Alcohol detox timeline: How long to detox from alcohol?

The regular course of a typical alcohol detox is about three (3) days, but alcohol detox can be prolonged for up to two (2) weeks after cessation of drinking. An alcohol detox timeline here.

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Onset of alcohol withdrawal usually begins 6–24 hours after the last drink. But what can you expect in terms of moderate alcohol withdrawal symptoms vs. severe symptoms and their duration? We review here, and invite your questions, comments, or feedback at the end.

Alcohol detox duration and length

Alcohol withdrawal symptoms: how long? The duration, length, and severity of alcohol detox all depend on personal factors such as: level of alcohol dependence, personal health, age, gender, etc. However, some general principles exist during alcohol detox, as well. For less severe cases of alcohol dependence, detoxification from alcohol is usually brief, and ends after 2–3 days without treatment. Infrequently, detox may continue for up to 14 days.

How long after your last drink do symptoms of alcohol detox begin? Detox can occur when the blood alcohol level is decreasing, even if a person is still intoxicated. Onset of alcohol detox is usually 6–24 hours after the last drink. Consuming opiates or sedatives may delay the start of detox process.

Alcohol detox timeline and schedule

Alcohol detox duration commonly lasts from around 5-14 days depending on how long the patient has been drinking. This is depends by many factors. The severity of alcohol detoxs also is determined on the number of drinks per day, the total number and severity of past withdrawal episodes, usage of sedative drugs, and the number of health problems.

First stage: 0—72 hours

When does alcohol detox start? Between 0—72 hours of an alcohol detox, general symptoms may occur. Initial symptoms include tremor, anxiety, insomnia, restlessness, and nausea. These symptoms usually subside without treatment after a few days in people only mildly dependent on alcohol. However, more serious withdrawal symptoms occur in approximately 10% of people going through alcohol detox. These symptoms can include:

  • fever
  • increased blood pressure
  • increased body temperature
  • increased breathing rate
  • increased pulse
  • profuse sweating
  • rapid breathing
  • seizure
  • tremors

In cases of severe alcohol dependency, severe symptoms begin to manifest early on. Convulsion attacks or seizures usually start early in the detox process, around 7-24 hours after the last drink of alcohol, and do not always occur in a single episode. Seizures may manifest in people of any age and are followed by muscle contractions and possible loss of consciousness. People with a previous history of severe alcohol withdrawal should be observed regularly during this time.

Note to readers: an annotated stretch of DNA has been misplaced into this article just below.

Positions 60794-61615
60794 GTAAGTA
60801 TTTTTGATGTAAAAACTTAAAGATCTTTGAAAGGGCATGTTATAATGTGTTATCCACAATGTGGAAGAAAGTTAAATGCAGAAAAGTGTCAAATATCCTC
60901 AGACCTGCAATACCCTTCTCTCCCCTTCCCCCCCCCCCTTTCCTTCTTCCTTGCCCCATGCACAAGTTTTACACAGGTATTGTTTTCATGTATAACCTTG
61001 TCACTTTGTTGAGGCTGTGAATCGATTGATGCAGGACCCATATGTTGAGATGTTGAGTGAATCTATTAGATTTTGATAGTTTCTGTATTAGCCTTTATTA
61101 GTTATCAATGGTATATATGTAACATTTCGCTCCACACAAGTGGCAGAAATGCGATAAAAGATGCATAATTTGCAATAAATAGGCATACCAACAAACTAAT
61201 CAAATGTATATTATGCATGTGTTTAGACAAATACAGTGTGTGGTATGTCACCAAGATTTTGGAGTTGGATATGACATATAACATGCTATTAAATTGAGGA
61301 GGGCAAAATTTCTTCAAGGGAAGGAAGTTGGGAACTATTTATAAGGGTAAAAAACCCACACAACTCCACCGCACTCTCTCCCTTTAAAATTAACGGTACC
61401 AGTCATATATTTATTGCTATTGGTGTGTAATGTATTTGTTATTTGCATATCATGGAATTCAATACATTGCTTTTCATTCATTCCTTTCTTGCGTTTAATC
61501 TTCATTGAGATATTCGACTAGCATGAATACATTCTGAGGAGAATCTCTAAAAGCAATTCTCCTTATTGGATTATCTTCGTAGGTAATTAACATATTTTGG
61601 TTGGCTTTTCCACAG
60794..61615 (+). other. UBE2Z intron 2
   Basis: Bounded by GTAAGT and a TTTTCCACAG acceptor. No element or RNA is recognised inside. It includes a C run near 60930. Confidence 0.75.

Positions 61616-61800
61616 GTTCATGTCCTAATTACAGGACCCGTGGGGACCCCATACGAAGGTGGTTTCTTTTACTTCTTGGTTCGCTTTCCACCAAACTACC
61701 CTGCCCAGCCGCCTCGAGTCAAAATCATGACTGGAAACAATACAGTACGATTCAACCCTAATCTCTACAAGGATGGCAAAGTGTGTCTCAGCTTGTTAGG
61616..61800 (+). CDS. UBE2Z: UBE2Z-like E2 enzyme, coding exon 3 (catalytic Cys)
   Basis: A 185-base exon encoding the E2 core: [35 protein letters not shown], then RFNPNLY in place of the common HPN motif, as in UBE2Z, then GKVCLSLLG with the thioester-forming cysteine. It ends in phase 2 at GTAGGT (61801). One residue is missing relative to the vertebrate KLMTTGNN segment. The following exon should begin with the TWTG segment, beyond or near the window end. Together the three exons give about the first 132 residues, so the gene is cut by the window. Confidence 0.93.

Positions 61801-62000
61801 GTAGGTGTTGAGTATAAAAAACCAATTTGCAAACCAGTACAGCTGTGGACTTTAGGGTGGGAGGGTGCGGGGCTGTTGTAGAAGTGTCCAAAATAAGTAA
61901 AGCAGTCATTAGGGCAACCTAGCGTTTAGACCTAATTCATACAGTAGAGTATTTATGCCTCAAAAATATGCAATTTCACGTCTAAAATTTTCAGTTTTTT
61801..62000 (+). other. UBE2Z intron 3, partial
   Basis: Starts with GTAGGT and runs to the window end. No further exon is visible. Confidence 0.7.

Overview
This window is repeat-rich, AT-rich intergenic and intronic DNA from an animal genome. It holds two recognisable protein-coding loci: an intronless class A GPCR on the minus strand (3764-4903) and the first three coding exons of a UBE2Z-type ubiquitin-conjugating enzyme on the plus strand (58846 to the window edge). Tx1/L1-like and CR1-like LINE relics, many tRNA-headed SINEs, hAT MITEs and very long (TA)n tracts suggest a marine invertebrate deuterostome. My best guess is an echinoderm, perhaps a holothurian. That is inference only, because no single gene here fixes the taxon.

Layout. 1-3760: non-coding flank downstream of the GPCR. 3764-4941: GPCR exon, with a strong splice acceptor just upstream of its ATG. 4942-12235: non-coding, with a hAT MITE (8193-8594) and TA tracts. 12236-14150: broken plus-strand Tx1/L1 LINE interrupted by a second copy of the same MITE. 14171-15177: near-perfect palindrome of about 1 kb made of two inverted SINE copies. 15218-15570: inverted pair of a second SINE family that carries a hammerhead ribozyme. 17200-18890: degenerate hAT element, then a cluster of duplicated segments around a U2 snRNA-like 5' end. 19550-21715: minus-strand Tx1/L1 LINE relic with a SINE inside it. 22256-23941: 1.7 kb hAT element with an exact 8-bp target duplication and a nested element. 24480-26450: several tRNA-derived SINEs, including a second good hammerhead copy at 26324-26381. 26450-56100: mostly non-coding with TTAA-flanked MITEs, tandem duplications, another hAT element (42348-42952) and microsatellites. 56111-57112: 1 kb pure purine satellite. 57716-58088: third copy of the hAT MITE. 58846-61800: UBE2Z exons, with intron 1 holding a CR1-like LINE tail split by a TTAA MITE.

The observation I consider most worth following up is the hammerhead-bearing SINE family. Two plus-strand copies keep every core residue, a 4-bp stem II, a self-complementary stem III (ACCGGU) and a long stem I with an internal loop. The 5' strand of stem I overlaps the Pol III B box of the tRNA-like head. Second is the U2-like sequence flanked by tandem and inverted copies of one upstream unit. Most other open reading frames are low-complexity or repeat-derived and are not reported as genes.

Second stage: 2—5 days

During the first week of alcohol detox, other forms of severe symptoms may occur, including delirium tremens (“the DTs”). Delirium tremens is the most severe form of alcohol detox syndrome, and medical intervention is needed. It usually develops 2–5 days after stopping or considerably reducing alcohol consumption. This state of the body includes severe symptoms, extreme restlessness or agitation, autonomic instability, gross tremor, confusion and disorientation paranoid ideation, hallucinations (any senses). Its mild symptoms are: nervousness, shakiness depression, mood swings, nightmares, not thinking clearly.

How long to detox from alcohol?

Alcohol detox duration typically lasts from 5-14 days but symptoms can persist for weeks or months after detox, depending on how long the patient has been drinking and the stage of alcoholism. In fact, some people may experience continued fatigue, insomnia, mood instability, reduced sexual interest, and hostility for weeks after their last drink. This subset of symptoms are called “protracted/post-acute” withdrawal symptoms (PAWS).

Acute symptoms of withdrawal occur at the beginning of the detoxification period, and they last for about 2 weeks. After this period, people may experience protracted withdrawal symptoms that last for a considerable period of time. Medical research indicates that a protracted withdrawal syndrome may develop following acute withdrawal and may persist for at least 1 year after your last drink. Common PAWS symptoms include:

  • anxiety
  • decreased energy
  • decreased metabolism
  • depression
  • hostility
  • reduced sexual interest
  • sleep disruption
  • tremors

Alcohol detox scheduling questions

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Reference Sources: NIAAA: Complications of Alcohol Withdrawal
NCBI: Substance Abuse Treatment for Persons With Co-Occurring Disorders
About the author
Lee Weber is a published author, medical writer, and woman in long-term recovery from addiction. Her latest book, The Definitive Guide to Addiction Interventions is set to reach university bookstores in early 2019.
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